He says the plan to divide Kazerun was illegal, and it did not acquire the legitimacy required to pull off such large-scale projects. The authorities did not consider local sensitivities involved, including the need to protect the region’s natural heritage and ensure the indivisibility of its historic and religious sites. Their actions stirred unrest in towns across the county, in a small provincial area where popular discontent is quick to show since Iran’s nation-wide anti-government protests last December. Yet the Interior Ministry insists that dividing counties, townships and provinces is part of an expert plan drawn by the government to re-demarcate the entire country. The government has done little to share and discuss these plans with local communities. This obvious disrespect has increased Kazerun’s grievances. Although the authorities blame the region’s economic problems for triggering protests, Khorsand says that the people are saddened as the plans to re-demarcate Iran are drawn at the highest decision-making levels, often involving security and defense organizations, without any input from the people whose lives the plans will affect.
There is no doubt that interest groups can influence decisions on how land across Iran is divided. But when plans go wrong, state security is charged with quashing provincial protests. Since the revolution, Iran has witnessed a series of these protests. Each time, the crackdown is severe. In 1993, the central town of Qazvin and areas surrounding it were turned into a province. Protests flared up when neighboring Zanjan laid claims over Qazvin. Cars carrying Zanjan license plates were stopped by crowds in Qazvin, and billboards promoting Zanjan were pulled down. When an early draft bill to turn Qazvin into a province was initially turned down, protests also exploded. Tehran’s Seyyed Al Shohada 10th Brigade was dispatched to the region to subdue the revolt, and several people were reportedly killed.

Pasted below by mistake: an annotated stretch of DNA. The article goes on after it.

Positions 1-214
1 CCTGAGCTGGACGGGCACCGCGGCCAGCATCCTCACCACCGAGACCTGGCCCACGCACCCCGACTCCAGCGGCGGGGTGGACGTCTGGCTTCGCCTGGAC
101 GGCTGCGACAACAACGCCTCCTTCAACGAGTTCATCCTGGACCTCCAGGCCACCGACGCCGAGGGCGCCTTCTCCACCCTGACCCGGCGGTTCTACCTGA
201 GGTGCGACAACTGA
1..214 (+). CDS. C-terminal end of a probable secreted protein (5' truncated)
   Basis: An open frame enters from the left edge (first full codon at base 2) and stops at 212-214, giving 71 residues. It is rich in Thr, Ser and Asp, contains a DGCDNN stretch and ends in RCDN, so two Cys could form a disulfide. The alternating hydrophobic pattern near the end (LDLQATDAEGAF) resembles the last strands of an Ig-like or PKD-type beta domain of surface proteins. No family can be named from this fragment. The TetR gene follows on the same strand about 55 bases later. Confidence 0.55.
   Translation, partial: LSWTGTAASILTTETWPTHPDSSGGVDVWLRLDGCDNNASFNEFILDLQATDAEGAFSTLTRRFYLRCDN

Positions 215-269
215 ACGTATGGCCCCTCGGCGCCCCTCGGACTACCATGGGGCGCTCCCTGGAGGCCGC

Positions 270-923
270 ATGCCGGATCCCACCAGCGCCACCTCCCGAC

At the heart of these land division debates is how Iran’s polling districts are divided. Districts often include several townships. Candidates running for political office base their election staff in towns where they are likely to receive the highest votes. In return, they offer more state resources to the towns once they are elected to office. The problem does not end there. Frequently, state officials have a personal say in the matter of land division as well. For example, Abdulvahed Mousavi Lari, Iran’s Interior Minister under the reformist government of President Mohammad Khatami, was tasked to push a bill through parliament to turn his hometown of Lar into a new province. The plan involved separating Larestan County from Fars Province, and this led to a public uproar. Lari was already infamous as an avid lobbyist for county divisions. He had previously tried to turn Bojnurd County in Northeastern Iran into a province. His exertions led to a revolt in neighboring Sabzevar where protestors collected railway lines to attack public buildings. Several people were killed when security forces crushed the revolt.